Brushing immediately after meals? You may want to wait.

We’ve all heard that it’s best to brush our teeth after meals. But in some cases, did you know it is best to hold off brushing, at least temporarily?

“We definitely recommend holding off on brushing after consuming anything acidic, whether it’s fruit, soda, juice, or sour candy,” says Ezzard Rolle, DDS, assistant professor of dental medicine at Columbia University’s College of Dental Medicine.

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“The reason for that is that when acids are in the mouth, they weaken the enamel of the tooth, which is the outer layer of the tooth,” Rolle says. Brushing immediately after consuming something acidic can damage the enamel layer of the tooth.

Waiting about 30 minutes before brushing allows tooth enamel to remineralize and build itself back up.

But Rolle says you can do something to help your teeth in the meantime: “After eating or drinking something acidic, I always recommend rinsing with or drinking water, which starts the remineralization process of the enamel.”

Soft bristles please

When you do start brushing your teeth, your teeth and gums will be happiest, Rolle says, if you choose a toothbrush with soft bristles.

“There’s a common misconception that a hard toothbrush cleans better than a soft toothbrush, but this is just not true,” Rolle says. Not only does a soft brush clean just as effectively, it’s also better for your gums and teeth. Hard toothbrushes can be a bit abrasive and wear down the enamel on your teeth. They can also cause the gums to recede, which can lead to sensitive teeth.

Rolle also recommends using gentle, but firm, pressure when brushing: “You always want to avoid brushing too hard because that’s also abrasive to the gum tissues and teeth.”

Get the right angle

When brushing, position the toothbrush at a 45-degree angle to the gums, hold the toothbrush parallel to the teeth, and brush in a circular motion. “This technique is very effective at cleaning the teeth,” Rolle says, “but is also very friendly to the gums and teeth.”

Brush—and floss—twice a day

Not only should you be brushing your teeth at least twice a day, Rolle recommends flossing twice a day as well.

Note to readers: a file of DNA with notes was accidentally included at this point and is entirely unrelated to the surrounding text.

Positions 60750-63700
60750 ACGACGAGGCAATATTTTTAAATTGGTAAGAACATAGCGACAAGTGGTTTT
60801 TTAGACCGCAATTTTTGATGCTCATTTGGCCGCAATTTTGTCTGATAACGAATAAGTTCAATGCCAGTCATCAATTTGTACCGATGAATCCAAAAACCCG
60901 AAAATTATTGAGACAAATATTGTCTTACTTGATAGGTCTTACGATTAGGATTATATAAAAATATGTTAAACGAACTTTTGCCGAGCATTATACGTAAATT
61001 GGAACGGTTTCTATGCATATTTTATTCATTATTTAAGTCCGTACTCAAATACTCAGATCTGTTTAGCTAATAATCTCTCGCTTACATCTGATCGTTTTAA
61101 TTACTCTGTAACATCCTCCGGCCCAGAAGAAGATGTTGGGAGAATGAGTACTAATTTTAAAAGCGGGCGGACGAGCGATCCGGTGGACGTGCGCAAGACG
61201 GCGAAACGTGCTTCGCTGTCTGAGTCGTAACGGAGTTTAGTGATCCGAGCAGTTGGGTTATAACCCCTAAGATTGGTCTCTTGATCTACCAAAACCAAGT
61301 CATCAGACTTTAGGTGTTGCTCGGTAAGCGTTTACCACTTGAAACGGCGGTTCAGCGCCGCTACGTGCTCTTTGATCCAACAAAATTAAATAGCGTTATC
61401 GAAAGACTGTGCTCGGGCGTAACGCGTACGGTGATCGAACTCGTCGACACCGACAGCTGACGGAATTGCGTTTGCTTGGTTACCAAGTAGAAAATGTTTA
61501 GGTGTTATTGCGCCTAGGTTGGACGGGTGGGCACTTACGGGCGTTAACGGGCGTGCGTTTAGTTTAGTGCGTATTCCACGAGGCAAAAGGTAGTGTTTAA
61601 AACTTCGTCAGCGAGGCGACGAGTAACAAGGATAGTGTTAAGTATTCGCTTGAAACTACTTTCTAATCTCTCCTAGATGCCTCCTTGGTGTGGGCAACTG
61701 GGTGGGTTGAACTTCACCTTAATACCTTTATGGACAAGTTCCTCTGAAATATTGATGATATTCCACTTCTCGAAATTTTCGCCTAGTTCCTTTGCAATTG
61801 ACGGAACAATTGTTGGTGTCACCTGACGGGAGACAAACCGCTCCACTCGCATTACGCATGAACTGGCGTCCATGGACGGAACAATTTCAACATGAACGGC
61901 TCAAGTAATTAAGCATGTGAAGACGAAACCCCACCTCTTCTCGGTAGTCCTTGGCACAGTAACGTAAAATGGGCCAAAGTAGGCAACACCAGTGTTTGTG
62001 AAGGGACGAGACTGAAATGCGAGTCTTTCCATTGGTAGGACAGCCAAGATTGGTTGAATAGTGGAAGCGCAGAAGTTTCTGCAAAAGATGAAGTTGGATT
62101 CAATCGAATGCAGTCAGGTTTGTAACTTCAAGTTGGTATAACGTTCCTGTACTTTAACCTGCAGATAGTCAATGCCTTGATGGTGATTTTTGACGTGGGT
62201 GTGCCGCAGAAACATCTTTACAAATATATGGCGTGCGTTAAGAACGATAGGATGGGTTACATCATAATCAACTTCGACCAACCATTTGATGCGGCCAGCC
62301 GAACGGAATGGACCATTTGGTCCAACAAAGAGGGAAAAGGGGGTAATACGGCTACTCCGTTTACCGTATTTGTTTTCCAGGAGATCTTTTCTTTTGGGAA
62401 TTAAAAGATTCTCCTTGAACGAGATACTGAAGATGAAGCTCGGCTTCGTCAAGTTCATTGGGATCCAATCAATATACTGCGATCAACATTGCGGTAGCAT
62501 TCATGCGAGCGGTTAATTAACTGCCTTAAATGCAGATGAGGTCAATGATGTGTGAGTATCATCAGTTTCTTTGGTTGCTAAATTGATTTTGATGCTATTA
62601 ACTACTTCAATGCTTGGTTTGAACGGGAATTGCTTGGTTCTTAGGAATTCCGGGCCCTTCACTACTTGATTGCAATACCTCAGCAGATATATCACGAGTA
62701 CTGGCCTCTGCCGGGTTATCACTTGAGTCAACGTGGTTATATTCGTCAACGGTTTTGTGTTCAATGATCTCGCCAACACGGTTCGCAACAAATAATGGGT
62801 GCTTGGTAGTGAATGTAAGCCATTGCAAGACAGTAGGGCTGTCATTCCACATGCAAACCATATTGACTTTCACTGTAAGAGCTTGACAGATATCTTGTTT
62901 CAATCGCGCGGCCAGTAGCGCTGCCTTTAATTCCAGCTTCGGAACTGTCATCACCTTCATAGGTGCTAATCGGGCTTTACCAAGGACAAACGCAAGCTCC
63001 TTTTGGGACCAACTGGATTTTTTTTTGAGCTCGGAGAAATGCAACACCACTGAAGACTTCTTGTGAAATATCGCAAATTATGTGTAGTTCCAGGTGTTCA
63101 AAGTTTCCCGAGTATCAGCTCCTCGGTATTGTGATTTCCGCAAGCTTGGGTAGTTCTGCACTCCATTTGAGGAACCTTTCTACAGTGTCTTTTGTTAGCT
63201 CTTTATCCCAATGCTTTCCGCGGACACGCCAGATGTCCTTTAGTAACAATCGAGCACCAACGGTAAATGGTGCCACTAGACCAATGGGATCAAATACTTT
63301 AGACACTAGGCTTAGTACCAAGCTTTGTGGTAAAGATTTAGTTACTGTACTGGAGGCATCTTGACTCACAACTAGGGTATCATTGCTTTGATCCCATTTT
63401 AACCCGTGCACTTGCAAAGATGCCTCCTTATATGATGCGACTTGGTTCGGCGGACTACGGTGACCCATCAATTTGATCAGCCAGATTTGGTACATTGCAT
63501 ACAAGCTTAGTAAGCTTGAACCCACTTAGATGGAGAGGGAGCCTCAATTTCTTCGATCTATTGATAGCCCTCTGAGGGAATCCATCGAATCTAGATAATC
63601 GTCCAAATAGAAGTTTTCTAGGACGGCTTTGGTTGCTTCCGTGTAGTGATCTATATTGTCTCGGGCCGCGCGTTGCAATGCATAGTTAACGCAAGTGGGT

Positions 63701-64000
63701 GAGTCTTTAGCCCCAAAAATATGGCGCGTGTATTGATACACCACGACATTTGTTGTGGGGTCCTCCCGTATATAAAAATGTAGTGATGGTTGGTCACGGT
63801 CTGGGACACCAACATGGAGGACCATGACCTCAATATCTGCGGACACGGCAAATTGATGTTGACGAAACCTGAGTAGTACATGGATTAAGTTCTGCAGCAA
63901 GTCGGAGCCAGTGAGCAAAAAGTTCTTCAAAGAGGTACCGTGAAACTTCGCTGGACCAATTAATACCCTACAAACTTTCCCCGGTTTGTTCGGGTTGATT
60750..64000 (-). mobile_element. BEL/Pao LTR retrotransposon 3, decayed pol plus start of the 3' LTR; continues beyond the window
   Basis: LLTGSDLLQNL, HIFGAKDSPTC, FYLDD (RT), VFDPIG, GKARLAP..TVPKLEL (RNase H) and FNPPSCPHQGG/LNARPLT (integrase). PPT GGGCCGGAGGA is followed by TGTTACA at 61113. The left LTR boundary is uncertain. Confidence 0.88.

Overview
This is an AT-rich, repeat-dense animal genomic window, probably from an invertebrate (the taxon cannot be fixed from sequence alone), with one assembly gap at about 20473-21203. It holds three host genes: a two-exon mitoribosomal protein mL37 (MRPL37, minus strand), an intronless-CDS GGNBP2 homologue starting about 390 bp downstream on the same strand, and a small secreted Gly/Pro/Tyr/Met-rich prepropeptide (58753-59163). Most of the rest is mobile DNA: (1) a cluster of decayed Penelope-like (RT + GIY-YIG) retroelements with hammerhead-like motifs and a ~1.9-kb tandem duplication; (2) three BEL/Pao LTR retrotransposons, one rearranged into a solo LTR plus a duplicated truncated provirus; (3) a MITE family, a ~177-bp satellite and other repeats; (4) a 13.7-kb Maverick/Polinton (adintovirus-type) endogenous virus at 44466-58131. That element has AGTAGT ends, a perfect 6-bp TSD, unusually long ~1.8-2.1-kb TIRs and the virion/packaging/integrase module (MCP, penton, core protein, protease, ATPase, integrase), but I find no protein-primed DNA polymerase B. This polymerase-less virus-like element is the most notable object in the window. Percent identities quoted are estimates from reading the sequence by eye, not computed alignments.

“Ideally, you would brush and floss after each meal, but that may not be very realistic for people with busy jobs or hectic schedules,” he says. “So we recommend at least brushing and flossing twice a day, and ideally one of those times will be before bed.”

Flossing is a very effective method of cleaning in between the teeth, areas that toothbrushes don’t often clean effectively. “Use a long piece—about 18 inches—and bring the floss down in between the teeth, make a C shape with the floss, and hug each tooth,” Rolle says.

Brush by quadrant

Brushing for two minutes is important because it ensures that each section of the mouth is cleaned adequately.

It helps to picture your mouth as four quadrants: upper right, lower right, upper left, and lower left. “If you can brush for about 30 seconds in each section, that usually ensures that all parts of the mouth are equally and effectively cleaned,” Rolle says.

Go electric, if possible

Electric toothbrushes have come a long way, Rolle says, and he’s a fan.

Some advanced models will give you analytics on your brushing and tell you if you’re brushing too hard or long enough.

“The main advantage of an electric toothbrush is that it does a lot of the brushing motion for you,” Rolle says.  “All you have to do is just hold a toothbrush to the teeth and it will perform the correct brushing motions.”

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